Design Intent: One of the key elements in visiting the quarry that I saw, was the element of layering. Everywhere I looked reminded me of that element, from the layered shale walls of the showing thousands of years of metamorphosed clay particles to the birch bark tree shedding layers of its bark in the middle of the quarry. This element above all took precedence in my design. These plaster casts represent repeated attempts to accurately depict layering like what was found at the site, with the final cast being most accurate.

Critics: Matt Lutz, Tim Castine


- Recording and interpreting - Skin and Bones - C.E.S.E.R




Form work design and cast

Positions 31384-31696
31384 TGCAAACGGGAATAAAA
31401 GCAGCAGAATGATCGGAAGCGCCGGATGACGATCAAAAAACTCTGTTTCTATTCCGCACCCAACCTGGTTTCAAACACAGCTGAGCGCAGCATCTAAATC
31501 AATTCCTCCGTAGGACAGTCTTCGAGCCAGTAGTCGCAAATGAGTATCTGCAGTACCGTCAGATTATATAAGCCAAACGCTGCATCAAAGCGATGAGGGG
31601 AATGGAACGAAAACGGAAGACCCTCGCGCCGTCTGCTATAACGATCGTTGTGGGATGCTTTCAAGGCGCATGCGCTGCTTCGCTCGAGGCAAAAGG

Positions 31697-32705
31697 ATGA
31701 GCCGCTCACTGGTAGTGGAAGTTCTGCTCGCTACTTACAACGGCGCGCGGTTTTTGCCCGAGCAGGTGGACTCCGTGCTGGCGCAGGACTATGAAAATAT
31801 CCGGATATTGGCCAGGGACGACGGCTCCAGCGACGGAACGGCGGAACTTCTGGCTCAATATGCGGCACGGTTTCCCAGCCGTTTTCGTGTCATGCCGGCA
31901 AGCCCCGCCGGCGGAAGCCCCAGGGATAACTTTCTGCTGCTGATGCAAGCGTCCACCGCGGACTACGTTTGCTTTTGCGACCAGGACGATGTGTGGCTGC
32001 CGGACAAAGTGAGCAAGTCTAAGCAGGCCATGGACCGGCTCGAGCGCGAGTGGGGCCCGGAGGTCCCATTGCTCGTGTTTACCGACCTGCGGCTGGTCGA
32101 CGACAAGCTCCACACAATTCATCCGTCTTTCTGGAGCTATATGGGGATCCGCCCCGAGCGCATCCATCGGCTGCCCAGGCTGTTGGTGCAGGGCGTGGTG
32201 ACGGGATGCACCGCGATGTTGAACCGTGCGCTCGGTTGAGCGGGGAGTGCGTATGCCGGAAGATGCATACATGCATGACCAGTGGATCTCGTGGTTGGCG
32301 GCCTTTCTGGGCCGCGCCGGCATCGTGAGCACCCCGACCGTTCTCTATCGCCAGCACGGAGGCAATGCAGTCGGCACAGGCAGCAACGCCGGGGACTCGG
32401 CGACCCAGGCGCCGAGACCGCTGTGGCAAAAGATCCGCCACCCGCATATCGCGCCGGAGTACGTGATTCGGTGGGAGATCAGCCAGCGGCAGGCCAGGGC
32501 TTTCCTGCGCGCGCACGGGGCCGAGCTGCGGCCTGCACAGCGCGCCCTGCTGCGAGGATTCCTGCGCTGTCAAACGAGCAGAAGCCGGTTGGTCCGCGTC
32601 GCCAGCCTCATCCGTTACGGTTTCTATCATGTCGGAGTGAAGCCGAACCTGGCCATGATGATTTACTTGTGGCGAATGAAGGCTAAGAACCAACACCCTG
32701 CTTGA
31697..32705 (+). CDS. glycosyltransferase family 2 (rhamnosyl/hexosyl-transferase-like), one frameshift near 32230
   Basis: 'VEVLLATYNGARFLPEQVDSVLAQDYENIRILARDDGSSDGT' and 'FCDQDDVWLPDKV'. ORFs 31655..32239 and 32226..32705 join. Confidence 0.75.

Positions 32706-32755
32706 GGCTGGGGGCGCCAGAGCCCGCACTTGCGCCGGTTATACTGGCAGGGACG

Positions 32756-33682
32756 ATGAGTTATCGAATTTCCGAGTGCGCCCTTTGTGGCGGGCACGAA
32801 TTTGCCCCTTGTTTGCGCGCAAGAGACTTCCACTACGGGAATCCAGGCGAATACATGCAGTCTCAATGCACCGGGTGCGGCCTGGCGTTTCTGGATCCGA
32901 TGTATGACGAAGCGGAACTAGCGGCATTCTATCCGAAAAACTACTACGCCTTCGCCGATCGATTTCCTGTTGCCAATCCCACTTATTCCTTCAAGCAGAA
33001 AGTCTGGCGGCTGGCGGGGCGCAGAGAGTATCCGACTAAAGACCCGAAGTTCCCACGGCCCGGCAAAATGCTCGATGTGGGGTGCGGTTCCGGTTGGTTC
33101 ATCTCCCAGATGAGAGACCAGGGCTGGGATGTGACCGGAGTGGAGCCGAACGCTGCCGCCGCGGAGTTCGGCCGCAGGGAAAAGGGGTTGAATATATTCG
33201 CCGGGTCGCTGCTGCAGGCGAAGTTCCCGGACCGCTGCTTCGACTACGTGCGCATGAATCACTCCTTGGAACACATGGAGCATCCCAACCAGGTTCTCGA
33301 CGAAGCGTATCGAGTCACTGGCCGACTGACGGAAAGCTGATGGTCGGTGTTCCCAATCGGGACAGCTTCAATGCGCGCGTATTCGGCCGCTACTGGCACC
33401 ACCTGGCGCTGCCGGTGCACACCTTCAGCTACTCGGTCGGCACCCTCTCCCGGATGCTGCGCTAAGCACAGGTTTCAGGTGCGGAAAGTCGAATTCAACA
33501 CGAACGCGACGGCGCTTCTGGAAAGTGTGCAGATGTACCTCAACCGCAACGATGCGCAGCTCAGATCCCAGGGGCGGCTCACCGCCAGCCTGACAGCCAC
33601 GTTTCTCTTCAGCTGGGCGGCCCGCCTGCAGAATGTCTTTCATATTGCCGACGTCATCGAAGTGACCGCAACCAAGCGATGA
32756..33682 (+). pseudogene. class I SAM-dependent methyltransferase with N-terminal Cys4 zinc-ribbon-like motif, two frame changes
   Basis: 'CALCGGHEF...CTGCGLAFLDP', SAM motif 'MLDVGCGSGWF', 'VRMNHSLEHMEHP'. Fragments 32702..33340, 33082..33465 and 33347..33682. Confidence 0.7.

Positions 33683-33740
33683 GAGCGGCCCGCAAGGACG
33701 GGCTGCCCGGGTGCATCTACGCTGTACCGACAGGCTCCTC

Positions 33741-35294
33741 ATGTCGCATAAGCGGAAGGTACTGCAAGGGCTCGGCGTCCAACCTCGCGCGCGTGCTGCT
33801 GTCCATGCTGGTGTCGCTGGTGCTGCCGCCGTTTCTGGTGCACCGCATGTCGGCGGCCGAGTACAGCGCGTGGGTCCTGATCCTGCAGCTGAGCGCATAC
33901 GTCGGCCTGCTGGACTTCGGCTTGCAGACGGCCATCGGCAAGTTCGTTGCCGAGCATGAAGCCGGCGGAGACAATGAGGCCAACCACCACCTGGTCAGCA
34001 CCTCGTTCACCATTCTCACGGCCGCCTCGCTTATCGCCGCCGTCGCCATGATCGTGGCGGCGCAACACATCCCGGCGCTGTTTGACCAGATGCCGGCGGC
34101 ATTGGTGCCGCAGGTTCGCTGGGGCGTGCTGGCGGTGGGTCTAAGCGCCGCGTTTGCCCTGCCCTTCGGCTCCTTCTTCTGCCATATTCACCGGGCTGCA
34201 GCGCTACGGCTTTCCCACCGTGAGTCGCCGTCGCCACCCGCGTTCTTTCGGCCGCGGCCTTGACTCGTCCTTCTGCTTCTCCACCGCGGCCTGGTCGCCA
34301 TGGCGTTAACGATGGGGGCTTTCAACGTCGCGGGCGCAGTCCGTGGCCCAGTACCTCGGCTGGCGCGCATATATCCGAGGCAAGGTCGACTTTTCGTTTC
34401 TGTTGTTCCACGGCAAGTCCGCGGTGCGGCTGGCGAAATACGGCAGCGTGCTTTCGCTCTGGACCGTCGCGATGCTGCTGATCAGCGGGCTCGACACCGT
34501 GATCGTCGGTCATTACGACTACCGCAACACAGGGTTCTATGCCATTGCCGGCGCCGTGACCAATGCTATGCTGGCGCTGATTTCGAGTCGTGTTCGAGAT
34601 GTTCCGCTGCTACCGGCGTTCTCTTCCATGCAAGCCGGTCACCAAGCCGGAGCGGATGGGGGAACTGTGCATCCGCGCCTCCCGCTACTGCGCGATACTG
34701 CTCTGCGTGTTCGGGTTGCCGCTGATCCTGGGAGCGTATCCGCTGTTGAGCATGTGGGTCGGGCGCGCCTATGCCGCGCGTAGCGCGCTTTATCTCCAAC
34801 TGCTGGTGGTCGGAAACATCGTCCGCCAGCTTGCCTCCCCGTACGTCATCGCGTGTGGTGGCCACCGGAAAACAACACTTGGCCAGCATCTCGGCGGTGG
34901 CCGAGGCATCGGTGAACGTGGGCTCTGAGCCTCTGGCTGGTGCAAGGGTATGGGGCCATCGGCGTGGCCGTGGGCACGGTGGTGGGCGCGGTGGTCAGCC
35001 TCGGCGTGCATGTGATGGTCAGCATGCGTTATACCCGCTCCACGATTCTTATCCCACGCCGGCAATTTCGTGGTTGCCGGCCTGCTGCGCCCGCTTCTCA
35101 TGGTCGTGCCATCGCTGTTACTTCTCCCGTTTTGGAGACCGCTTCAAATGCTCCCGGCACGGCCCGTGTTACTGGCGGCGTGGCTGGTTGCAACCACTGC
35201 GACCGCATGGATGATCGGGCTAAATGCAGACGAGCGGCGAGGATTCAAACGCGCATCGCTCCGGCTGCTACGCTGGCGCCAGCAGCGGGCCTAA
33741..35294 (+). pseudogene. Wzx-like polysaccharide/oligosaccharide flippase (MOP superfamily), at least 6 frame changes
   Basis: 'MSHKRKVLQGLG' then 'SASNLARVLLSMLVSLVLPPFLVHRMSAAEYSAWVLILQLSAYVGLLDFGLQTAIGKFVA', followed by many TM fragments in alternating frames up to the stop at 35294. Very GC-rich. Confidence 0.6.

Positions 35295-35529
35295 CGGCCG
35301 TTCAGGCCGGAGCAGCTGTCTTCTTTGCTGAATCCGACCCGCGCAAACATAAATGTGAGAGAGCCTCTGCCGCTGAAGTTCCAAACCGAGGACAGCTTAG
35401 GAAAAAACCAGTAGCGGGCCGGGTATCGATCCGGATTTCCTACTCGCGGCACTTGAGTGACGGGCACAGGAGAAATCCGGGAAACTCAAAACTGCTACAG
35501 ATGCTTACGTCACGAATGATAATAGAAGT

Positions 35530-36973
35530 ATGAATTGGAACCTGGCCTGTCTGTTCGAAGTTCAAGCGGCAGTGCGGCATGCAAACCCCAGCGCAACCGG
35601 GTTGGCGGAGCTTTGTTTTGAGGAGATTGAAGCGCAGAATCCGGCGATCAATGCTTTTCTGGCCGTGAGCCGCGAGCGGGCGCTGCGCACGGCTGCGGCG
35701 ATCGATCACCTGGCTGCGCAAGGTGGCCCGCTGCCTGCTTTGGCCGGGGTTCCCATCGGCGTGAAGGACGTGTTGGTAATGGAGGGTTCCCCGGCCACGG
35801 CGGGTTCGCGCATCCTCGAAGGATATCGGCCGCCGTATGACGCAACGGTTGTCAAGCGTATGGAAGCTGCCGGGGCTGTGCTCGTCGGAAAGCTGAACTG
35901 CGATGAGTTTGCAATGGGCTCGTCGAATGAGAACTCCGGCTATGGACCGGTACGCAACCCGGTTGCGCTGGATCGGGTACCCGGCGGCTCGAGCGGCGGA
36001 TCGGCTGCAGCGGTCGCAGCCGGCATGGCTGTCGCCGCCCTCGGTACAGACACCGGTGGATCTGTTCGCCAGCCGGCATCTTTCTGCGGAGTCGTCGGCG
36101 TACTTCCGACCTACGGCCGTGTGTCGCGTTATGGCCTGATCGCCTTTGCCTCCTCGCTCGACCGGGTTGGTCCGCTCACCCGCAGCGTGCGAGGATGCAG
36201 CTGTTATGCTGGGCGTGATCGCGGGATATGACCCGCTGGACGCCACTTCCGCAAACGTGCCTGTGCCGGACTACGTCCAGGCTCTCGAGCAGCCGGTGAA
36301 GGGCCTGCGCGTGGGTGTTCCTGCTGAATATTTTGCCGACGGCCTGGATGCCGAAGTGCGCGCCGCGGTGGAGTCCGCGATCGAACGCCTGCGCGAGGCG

The first cast is an expression of texture and elevation, the texture represents the variety of shale sizes and the location of the different sizes is relative to its place on the cast. The smaller sizes were found lower, and the larger sizes higher.


Revision of ideas The second cast is starting from scratch trying to re imagine the site all over again. It is represented as a jagged texture like that of the quarry and the elevated layers of the walls. Also the walls become higher as you journey from the front of the cast to the back as seen in the photograph here. The long cut in the back of the cast is also significant, it represents how you enter the quarry through a long narrow shaped gulch and the mysteries that lay beyond.